Do I Have A Say In How My Car Is Repaired?

There is nothing better than jumping into the 2004 Nissan Xterra you’ve had since high school graduation, and heading out to the beach, right? But, bummer, dude, you just got into a fender bender. Now the ocean is a distant dream and your trusted friend needs some love. Where do you go to make sure your car gets fixed right? Did you know that not all replacement parts are created equal? That some parts are of higher quality than others?

Not all people know that the type of parts that collision repair shops use makes a significant difference in the quality of repairs you get. If you want to make sure your Nissan will soon be looking good and get you back out to the surf, then catch this wave and read on.

What is OEM? Why Are These Parts Better?

Original equipment manufacturer (OEM) parts are made by the car’s original manufacturer. It is what was installed by the factory when your car rolled off the line. An aftermarket part is made by another company and designed to look and function like the original. Some companies focus on building exceptional quality aftermarket parts that they can sometimes be even better than the original. Unfortunately, for many other parts makers (and the shops that buy them), price is much more important than quality. These cheap knockoffs might not fit your car and definitely won’t last as long or be as safe.

How do I know if I’m getting OEM parts?

Do I Have A Say In How My Car Is Repaired

One way is to purchase an OEM endorsement, a clause in your insurance policy that guarantees the repair shop uses OEM parts. You pay extra for an OEM endorsement, but without this, insurance companies will try to steer you toward shops that use aftermarket parts. This works out well for insurers because these repairs cost them less. It’s not as good for you. Parts not made by the manufacturer may not look quite right. Worse, though, aftermarket parts can also fail and cause your vehicle to become unsafe.

Are there other ways to guarantee I am getting OEM repairs?

You can take your beloved Xterra or any other car or truck to Cline Collision Center. We are ASE-certified, with OEM certifications from NissanInfiniti, Fiat/Chrysler (FCA), Honda/AcuraFord, Hyundai, and Kia. We have earned Gold Class status from I-CAR, a designation that lets you know that everyone who touches your car is highly trained understands new vehicle technologies and repairs. We will also help you navigate insurance. If integrity, honesty, safety, and craftsmanship are important to you, too, call 707-591-9909 or contact us online today!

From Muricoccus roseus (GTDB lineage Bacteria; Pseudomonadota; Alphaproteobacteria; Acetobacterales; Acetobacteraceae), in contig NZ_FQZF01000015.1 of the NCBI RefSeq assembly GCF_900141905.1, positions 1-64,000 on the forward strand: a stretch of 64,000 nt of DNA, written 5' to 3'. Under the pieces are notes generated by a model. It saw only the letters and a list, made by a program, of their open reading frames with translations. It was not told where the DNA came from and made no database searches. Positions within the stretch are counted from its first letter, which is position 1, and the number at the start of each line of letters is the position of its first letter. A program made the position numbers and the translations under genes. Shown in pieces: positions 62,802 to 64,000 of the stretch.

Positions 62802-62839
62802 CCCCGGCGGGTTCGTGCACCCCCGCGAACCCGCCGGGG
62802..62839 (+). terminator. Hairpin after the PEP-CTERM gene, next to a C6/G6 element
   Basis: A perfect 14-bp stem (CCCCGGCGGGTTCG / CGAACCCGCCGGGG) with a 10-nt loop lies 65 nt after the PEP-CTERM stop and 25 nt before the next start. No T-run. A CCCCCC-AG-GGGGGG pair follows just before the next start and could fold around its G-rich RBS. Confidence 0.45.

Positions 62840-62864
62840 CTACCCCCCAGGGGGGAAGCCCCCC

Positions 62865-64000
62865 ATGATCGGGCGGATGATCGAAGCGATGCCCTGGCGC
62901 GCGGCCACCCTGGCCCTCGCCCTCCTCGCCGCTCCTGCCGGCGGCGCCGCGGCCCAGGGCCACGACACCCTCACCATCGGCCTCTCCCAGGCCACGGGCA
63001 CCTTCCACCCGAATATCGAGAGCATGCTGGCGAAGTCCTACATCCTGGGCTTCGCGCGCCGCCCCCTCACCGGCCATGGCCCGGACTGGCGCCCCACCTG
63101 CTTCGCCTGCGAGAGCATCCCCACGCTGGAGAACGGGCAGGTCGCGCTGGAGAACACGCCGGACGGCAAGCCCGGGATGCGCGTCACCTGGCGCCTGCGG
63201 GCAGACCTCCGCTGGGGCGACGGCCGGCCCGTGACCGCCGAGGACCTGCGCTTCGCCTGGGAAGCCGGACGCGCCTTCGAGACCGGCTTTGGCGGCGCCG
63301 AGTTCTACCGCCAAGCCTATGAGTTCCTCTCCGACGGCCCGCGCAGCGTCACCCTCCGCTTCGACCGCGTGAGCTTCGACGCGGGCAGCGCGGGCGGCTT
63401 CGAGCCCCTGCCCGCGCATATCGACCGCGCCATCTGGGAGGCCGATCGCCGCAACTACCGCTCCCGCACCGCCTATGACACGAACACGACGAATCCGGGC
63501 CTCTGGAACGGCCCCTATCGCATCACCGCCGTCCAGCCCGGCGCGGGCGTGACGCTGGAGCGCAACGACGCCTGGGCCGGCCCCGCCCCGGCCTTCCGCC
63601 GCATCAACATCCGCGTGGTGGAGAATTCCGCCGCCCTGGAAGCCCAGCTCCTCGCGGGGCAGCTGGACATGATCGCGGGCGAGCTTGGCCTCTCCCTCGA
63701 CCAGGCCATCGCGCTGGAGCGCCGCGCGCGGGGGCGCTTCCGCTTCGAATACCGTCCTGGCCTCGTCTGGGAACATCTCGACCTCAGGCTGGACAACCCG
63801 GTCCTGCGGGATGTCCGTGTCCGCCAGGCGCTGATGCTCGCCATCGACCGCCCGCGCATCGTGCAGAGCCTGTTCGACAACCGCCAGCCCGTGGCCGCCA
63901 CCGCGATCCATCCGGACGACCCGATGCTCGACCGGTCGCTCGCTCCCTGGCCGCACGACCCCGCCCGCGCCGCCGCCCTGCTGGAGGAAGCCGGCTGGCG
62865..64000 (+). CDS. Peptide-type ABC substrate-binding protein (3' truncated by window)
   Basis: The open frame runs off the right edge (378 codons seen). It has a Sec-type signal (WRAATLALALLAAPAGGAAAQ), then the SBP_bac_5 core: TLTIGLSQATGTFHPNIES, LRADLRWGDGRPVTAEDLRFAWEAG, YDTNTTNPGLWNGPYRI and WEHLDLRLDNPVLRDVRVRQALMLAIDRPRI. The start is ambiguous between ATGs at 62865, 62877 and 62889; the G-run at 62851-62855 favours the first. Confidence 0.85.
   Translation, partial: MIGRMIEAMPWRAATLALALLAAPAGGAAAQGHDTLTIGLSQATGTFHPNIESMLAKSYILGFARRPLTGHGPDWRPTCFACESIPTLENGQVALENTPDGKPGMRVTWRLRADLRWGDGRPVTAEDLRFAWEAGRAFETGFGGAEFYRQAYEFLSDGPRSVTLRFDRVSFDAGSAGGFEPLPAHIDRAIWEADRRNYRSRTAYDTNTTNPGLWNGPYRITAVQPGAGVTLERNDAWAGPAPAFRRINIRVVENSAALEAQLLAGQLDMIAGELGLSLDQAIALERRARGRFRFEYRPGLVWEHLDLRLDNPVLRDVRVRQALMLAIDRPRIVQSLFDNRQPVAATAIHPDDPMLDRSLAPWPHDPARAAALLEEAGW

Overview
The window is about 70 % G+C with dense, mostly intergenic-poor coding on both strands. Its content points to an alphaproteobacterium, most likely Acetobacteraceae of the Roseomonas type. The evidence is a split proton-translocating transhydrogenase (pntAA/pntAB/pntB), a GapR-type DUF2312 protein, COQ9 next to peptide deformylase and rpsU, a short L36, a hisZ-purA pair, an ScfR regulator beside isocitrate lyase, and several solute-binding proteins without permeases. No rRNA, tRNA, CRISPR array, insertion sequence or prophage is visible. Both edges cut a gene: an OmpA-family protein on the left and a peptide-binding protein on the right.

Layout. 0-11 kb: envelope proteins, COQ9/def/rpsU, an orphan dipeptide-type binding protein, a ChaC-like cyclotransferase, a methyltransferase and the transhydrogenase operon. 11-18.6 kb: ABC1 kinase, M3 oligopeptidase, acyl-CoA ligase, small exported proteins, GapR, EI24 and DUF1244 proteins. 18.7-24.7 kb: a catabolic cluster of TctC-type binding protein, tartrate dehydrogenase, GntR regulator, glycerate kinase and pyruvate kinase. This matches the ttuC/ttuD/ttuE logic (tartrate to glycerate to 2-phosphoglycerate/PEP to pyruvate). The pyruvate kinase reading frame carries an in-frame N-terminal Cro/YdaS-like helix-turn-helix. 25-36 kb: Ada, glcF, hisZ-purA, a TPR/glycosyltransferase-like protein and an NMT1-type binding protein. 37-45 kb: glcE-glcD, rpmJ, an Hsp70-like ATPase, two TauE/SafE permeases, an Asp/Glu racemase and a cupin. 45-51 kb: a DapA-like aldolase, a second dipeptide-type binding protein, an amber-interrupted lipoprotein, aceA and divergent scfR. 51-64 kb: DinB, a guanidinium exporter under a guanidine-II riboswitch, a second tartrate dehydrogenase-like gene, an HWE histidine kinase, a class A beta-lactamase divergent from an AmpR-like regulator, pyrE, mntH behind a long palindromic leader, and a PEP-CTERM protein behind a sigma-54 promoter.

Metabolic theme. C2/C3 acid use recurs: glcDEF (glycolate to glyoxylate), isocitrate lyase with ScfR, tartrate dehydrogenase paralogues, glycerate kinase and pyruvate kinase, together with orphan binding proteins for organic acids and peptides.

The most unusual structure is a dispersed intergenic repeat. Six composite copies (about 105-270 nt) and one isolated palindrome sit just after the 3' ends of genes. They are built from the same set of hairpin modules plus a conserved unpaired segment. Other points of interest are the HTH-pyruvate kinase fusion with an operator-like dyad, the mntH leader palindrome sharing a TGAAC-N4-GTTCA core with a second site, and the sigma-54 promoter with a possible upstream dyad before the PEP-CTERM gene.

Understanding the Basics of Car Painting

The latest colors shining brightly—there’s no doubt that paint sells cars. Even though it is a big reason why you might like or dislike a car, very few clients know how cars are painted and how that affects collision repair.

Hopefully, the damage to your car is covered by insurance and isn’t costing you anything beyond the deductible and the time invested. Most people just want their car back in pre-collision condition, and don’t really care how that process plays out. Still,  having as much knowledge as possible is always helpful in understanding what your repair specialist is doing. The following are some paint basics—we won’t call it a primer because, as you will soon see, that might get confusing!

Eco-friendly Paint is Better Paint

In the last century, manufacturers used lacquer paint on vehicles. Painted on and then treated with a hardener to make it stick, this process was not environmentally friendly. Up to 85% of lacquer paint evaporated into the air, sending lead, chromium, and other heavy metals into the atmosphere, where it rained down on our homes, crops, and waterways.  

Understanding the Basics of Car Painting

Carmakers developed water-based enamels in the 1990s. Applied first, the primer creates a smooth surface by leveling it out. Primer protects the vehicle from corrosion and damage from rocks and other road debris. The base coat is next—it is what probably what you call “the paint,” giving your car the desired color. Sprayed over the top of the base coat, clearcoat is the final step. How glossy do you want it? Clearcoat  transforms the paint, changing the flat base coat into the shiny, rich color that gives new vehicles the allure car sellers and buyers want.

It turns out that waterborne paint is cleaner and brighter than the old-school stuff,  healthier for anyone who works around it, and better for the planet, too!